You connect the speaker to the 1x4 row of pins labeled SPKR.
That's where the beeping is supposed to come out.

The Line Out for the stereo speakers you use for multimedia,
doesn't get that beep. There are actually schemes for including
the startup beep into the stereo multimedia speakers, but nobody
who designs motherboards uses that feature (too annoying).

So just the piezo or case speaker beeps, and only if the twisted
pair of wires with the 1x4 on the end, connects to a 1x4 group
of pins (labeled SPKR).

Asus had a scheme, where the Vocal Post chip was tied into
the multimedia audio. The messages were low quality, and you'd
hear "now booting operating system" come through your multimedia
speakers. It would also tell you "RAM Error" and the like. As they
tied common error conditions into a playback audio message from
a pair of chips that cost a dollar or two. One chip was a Flash
that contained recorded audio messages, and you could overwrite that
with your own messages. It would take about 20 minutes to program
the Flash, so I don't think many people bothered with that. Asus
eventually stopped putting that on newer motherboards, but
as these features go, it was certainly better than nothing.
The hardest part was "translating" the messages.

Paul


Well the problem is that this motherboard does not have a 1x4 row of pins labeled SPKR.

Just the orange 2 x 5 header, connected to the output jack, labled F.AUDIO: https://photos.google.com/photo/AF1Q...y54gOeakFklYh9
https://photos.google.com/photo/AF1Q...ugZCqiR4p5v63_

And a little black object with "WT-1205" stamped on it: https://photos.google.com/photo/AF1Q...O4RYOIqK8HuqOB

The only 1 x 4 header is a small one in a little white housing.

There is no where to connect the speakers I have: https://www.amazon.com/JAMECO-VALUEP.../dp/B00R5CFWFO

Here is a simple board diagram: https://photos.google.com/photo/AF1Q...XfsvQPtBpgsvci

Thanks.

Darren Harris
Staten Island, New York.


Digikey has a listing for the WT-1205. It's a "2.4KHz tone" buzzer.
Your error codes should beep out of there. This could be why you have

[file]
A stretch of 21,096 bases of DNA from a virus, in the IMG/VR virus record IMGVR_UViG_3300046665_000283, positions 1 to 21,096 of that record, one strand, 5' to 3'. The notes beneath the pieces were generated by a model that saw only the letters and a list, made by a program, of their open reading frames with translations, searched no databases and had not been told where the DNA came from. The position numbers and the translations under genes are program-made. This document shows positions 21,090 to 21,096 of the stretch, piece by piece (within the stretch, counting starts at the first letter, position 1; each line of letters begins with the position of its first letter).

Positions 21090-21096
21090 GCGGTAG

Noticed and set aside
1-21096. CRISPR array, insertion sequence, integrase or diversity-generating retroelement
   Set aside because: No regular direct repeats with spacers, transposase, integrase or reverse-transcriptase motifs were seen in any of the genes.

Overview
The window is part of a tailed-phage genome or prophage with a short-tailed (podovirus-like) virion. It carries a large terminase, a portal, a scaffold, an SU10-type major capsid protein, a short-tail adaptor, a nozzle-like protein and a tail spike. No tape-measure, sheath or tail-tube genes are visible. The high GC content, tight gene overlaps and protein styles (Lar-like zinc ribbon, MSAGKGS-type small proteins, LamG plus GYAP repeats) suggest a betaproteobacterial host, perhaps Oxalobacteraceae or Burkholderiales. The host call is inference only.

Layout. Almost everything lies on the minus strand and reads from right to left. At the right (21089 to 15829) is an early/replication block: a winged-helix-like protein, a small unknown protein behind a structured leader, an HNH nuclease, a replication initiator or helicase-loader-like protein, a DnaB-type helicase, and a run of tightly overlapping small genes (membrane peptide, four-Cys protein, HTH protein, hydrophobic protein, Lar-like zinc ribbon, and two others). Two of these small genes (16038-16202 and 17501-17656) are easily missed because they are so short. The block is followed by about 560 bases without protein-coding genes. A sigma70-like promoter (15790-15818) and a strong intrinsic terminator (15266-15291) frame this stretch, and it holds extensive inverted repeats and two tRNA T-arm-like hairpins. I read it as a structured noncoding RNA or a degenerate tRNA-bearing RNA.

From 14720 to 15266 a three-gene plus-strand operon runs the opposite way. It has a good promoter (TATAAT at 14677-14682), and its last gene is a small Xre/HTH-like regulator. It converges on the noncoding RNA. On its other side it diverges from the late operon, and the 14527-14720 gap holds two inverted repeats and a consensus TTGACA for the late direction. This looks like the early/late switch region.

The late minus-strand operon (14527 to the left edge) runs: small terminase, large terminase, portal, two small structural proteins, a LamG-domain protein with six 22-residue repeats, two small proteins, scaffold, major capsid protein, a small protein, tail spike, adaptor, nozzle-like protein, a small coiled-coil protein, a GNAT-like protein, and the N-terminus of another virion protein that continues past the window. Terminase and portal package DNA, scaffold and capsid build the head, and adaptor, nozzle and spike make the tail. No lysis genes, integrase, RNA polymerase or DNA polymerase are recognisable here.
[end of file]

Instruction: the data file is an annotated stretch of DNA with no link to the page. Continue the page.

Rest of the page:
no SPKR pins. They would normally be in the lower right corner
of the motherboard, where the front panel RESET, POWER, and two LED
outputs are located. OEM computers (HP, Dell, Acer) like to use a
piezo, instead of a case speaker, because it's one less thing to
wire up, and time is money in the assembly factory.

https://www.digikey.ca/product-detai...SAAEgKgcvD_BwE

The F.Audio could be the output of the sound chip.

https://www.intel.com/content/dam/su...udioheader.jpg

There are five critical pins there, and they go to the
front of the computer, to the two audio jacks. One audio jack
is Headphones, one jack is Microphone.

https://www.intel.com/content/dam/su...udioheader.jpg

TRS Port1L Port1R GND (TRS = Tip Ring Sleeve of a 1/8" audio connector)

TRS Port2L Port2R GND

Modern F.audio headers don't need the two blue jumpers.
Back in the AC'97 days, Lineout came from the sound chip,
and would be "looped through" the headphone jack on the front
of the computer. If you plugged in the headphones, it defeated
the speaker LineOut (lime color) on the back of the computer.
With the headphones unplugged, the rear speaker jack would work.
If you didn't have front panel wiring connected to F.audio, you
re-installed the two blue jumpers. The motherboard comes from
the factory with the blue jumpers in place (so the Lineout works
right away).

In the HDAudio era, the sound chip has enough analog outputs,
this kooky stuff is no longer required. The F.audio header has
two jacks, sharing a common ground signal (my TRS diagram above).
There are no longer blue jumpers, and you shouldn't even add blue
jumpers to an HDAudio header.

The HDaudio jacks are even re-taskable. When the sound control
panel asks, you can tell it "this is my microphone" and the
jack goes into microphone mode. That's what re-taskable means.
(That's why my TRS diagram is not labeled with Headphones/Microphone.)
So while a store-bought computer case might label one as Headphones
and one jack as Microphone, they can be made to change roles.
The HDAudio version doesn't need the jumpers, since no signals
are looped through any more, and all the ports have their own
private signal source.

You can tell the various 2x5 headers on the motherboard, both
by their descriptive label. But they're also labeled by
"which pin is missing". You can see in the above Intel diagram,
a certain pin is missing, and that marks it as an F.audio header.
I have a header like that on my HDaudio PCI Express x1 slot
module, and it has the same purpose, to provide signals
to the front panel Headphone and Microphone jacks. I normally
connect to the back of the machine, instead (as the computer
is desk height, and the back is perfectly accessible). I can stand
upright and change audio plugs and everything.

*******

When I click your Google picture links above, I'm getting
a "login box" instead of pictures. This is all part of the
fun of "dialing in" new image servers :-) However, you've given
plenty of text description to work with, so I hope the
above gives some hints. The WT-1205 should have made a noise
when the RAM sticks were removed. It should have beeped
at 2.4KHz (which is kinda high for a beep). I like 440Hz
for a beeper, if they made such a thing.

For the F.audio, you would need to put the blue jumpers
back if your rear audio LineOut wasn't working (i.e. an AC'97
era computer). If the computer is more modern, you don't need
to do anything to that header, or ever worry about it, as your
HDAudio Lineout *always* works. The documentation for your
PC, might not be crystal clear as to what you've got. Only
if you got the PC when it was brand new, it had the blue jumper
plugs on it, might you get a hint it is AC'97 type. Some people